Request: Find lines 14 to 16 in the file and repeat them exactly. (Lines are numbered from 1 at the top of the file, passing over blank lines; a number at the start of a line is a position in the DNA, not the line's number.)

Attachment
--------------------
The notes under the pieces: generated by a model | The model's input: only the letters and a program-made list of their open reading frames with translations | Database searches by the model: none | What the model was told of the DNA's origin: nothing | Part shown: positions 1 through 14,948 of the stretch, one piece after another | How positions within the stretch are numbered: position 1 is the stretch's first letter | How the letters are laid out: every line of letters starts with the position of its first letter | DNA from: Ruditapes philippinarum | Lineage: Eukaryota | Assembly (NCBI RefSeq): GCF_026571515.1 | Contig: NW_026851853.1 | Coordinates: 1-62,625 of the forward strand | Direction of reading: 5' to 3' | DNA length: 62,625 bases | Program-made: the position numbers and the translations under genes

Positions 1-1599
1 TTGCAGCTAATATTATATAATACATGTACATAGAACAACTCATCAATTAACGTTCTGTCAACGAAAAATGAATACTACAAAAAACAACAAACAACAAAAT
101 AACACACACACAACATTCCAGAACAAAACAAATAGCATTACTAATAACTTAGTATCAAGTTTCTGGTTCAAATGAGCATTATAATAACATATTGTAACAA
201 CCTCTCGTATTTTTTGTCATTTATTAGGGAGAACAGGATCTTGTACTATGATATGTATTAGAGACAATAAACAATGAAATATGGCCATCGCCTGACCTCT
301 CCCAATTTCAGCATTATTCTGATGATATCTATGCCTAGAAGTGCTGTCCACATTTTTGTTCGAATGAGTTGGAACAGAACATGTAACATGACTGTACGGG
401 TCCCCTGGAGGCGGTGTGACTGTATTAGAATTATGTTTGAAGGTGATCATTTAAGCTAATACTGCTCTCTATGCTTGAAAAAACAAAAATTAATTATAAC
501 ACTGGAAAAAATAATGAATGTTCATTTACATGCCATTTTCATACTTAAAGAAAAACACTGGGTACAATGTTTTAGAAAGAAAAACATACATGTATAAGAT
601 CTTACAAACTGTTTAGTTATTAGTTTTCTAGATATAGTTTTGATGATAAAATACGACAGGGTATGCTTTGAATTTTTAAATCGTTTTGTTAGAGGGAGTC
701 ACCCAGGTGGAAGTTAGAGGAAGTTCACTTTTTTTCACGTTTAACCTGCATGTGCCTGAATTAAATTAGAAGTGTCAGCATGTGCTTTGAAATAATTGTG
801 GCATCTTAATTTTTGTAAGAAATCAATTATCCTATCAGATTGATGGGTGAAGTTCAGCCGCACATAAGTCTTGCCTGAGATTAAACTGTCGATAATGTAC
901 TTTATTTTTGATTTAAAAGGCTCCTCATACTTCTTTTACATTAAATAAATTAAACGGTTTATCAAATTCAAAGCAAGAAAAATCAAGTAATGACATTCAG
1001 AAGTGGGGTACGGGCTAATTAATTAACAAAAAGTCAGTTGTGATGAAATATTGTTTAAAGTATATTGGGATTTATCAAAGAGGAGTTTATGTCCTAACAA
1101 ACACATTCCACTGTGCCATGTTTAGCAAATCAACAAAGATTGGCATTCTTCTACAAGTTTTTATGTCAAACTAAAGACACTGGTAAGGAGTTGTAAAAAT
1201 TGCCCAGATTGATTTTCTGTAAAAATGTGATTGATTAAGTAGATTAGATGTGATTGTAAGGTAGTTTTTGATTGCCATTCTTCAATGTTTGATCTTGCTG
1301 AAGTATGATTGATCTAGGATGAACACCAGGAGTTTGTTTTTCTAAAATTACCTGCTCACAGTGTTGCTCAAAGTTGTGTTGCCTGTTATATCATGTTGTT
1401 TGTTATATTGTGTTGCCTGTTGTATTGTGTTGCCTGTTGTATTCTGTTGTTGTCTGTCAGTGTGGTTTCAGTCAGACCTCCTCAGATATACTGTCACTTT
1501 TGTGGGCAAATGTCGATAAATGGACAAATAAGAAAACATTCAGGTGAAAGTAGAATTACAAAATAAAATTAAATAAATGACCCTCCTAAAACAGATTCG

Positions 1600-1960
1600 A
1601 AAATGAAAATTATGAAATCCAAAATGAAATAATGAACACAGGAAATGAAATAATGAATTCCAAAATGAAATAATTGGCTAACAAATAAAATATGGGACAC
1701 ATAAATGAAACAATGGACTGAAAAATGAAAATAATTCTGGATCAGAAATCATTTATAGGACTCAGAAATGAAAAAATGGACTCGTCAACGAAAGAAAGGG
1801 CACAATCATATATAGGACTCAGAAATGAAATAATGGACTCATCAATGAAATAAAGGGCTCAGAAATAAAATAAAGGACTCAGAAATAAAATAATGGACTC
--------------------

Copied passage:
1101 ACACATTCCACTGTGCCATGTTTAGCAAATCAACAAAGATTGGCATTCTTCTACAAGTTTTTATGTCAAACTAAAGACACTGGTAAGGAGTTGTAAAAAT
1201 TGCCCAGATTGATTTTCTGTAAAAATGTGATTGATTAAGTAGATTAGATGTGATTGTAAGGTAGTTTTTGATTGCCATTCTTCAATGTTTGATCTTGCTG
1301 AAGTATGATTGATCTAGGATGAACACCAGGAGTTTGTTTTTCTAAAATTACCTGCTCACAGTGTTGCTCAAAGTTGTGTTGCCTGTTATATCATGTTGTT